Friday, July 10, 2020

It's time for purpose beyond profit


We are faced with the so-called "purpose economy", a reinterpretation of capitalism that ceases to assume profit maximization as the main norm of behavior, personal and business.

The term comes from the self-titled essay published in 2014 by Aaron Hurst, founder of Imperative, a technology platform for leaders of the new economy. According to their approaches, the information-based economy that emerged in the middle of the last century begins to be replaced by another based on "purpose", understood as a subjective goal, and not linked to economic performance. This goal must involve all economic agents, generating value-based companies, regulatory administrations that facilitate this end, and conscious and committed consumers.

The purpose has, therefore, become the raison d'ĂȘtre of many companies, which have fairly understood what their role in society should be. An example of them is that 78% of Spanish managers consider that having a clear corporate purpose is profitable and contributes to the business, according to the survey "Spanish managers about purpose: 5 keys", prepared by Desarrollando Ideas, the Leadership through Knowledge of the Llorente & Cuenca consultancy.

With time, the economy of purpose has become the umbrella and the meeting point of different innovative practices: economies such as circular, which advocates minimizing the waste of any activity; the collaborative, based on the use, exchange or rental of goods between individuals; those that seek a slowdown in production processes or those that propose modifying the paradigm to move from competition to collaboration.

In this new scenario, the redefinition of purpose is a priority task that many companies are already taking seriously, examining whether the meaning of their existence also has to do with the well-being of the societies with which they interact. Although 50% of Spanish executives consider that their companies have a foundational, public and defined purpose, more than 80% do not believe that it is urgent to carry it out, as can be seen from the Llorente & Cuenca study cited above.

It is clear that the different interest groups intervene directly in the reputation and profits of the companies and that the ship of the Fourth Industrial Revolution needs a course set for a purpose and for the spirit of doing something positive.

Companies that pursue their purpose with a vision of generating social impact will benefit from a brand capable of making consumers feel comfortable with it, in addition to having travel companions other than business but who grant "good press" to the company: non-profit organizations, research centers, and social groups. Such a corporation could also benefit from positive discrimination in a public contest.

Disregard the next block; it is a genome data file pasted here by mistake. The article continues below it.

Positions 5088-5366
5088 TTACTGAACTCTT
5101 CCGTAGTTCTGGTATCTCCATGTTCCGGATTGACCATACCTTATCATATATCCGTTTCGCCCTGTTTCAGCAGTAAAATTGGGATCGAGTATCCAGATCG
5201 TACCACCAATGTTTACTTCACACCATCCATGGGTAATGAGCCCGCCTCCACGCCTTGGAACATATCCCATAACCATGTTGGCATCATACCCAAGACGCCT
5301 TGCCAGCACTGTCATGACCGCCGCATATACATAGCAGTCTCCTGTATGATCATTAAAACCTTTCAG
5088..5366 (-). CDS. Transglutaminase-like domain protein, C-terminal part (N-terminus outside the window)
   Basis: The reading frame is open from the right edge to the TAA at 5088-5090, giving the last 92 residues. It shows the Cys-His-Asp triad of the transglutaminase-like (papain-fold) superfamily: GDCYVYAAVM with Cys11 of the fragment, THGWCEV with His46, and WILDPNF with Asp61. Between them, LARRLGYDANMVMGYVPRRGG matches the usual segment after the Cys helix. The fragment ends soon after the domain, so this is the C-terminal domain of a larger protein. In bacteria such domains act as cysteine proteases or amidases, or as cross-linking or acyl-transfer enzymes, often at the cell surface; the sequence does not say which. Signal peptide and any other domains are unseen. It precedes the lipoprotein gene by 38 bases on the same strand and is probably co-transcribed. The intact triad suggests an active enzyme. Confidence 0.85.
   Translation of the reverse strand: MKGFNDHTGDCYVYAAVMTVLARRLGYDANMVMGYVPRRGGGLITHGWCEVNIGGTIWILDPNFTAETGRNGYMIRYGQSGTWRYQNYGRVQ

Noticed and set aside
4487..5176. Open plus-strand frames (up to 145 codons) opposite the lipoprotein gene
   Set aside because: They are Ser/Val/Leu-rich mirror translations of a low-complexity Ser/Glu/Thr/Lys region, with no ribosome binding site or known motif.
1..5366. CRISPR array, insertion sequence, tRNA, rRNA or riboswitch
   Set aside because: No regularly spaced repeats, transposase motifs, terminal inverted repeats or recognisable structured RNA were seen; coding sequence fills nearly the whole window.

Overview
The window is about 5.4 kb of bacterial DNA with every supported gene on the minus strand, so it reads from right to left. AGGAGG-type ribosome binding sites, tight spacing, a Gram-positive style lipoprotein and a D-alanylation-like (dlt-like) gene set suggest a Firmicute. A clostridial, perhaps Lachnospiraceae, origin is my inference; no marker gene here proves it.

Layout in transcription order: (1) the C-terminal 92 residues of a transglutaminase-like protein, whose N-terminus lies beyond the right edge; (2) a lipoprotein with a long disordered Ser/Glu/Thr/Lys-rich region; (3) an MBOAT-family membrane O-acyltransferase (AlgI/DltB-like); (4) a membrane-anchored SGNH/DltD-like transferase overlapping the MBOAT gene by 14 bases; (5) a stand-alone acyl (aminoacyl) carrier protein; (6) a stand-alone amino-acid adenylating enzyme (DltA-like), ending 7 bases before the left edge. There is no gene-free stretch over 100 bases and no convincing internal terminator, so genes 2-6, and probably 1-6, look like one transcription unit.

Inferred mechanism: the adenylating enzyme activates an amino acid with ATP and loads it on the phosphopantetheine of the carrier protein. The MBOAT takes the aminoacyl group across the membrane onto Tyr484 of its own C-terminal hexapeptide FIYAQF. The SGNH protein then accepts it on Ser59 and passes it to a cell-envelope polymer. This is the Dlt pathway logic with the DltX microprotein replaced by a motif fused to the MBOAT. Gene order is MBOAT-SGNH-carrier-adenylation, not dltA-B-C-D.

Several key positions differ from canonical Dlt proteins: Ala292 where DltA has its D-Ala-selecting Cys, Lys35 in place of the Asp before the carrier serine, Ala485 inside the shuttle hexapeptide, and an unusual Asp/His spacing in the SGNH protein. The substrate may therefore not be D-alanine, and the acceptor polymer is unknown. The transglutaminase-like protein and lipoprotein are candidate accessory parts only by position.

Technological transformation and social impact
Technologies like robotics, quantum computing, artificial intelligence, big data, nanotechnology, and synthetic biology will replace, alter, and transform business models in virtually every industry. The speed of change forces us to think about how to repair the cracks, both from previous industrial revolutions and from those that may arise now.

The reality today, as it appears from the interviews carried out in the report "Technology with purpose. The social impact of the company in the digital age ", prepared by the Business Observatory against Poverty", is that most companies are more focused on digitizing their processes than concerned with seeking a greater and better impact of their activity.

The need to join the change does not exempt from directing it. In the same way that consumers increasingly take into account the externalities of the products and services they purchase and use, companies should also add the purpose factor and the social impact of their digitization plans.

Therefore, a change of mentality is required, both in the company and in other social actors. Today, many corporations are still unaware of the opportunities that technology can provide to solve social problems.

In a moment of transition like the current one, there is a double juncture: improving the company's processes and technological transformation, and seeking a positive social impact. In this context, where technology is the protagonist of many of the challenges but also the opportunities, social innovation strategies can become an instrument of change in the hands of companies, which often have the capacity and resources to influence, but do not know how to achieve it.

On the one hand, technology allows us to know and get closer to the structural causes of poverty from an increasingly global perspective. On the other, it helps to find solutions for exclusion and inequality. This approach, of prevention and action, more on structural causes than on final situations, is one of the opportunities offered by technology. What is important is not only knowing where there is poverty, but why and how to act effectively to reduce its consequences. There is an awareness of poverty, but there needs to be an interest in solving it.

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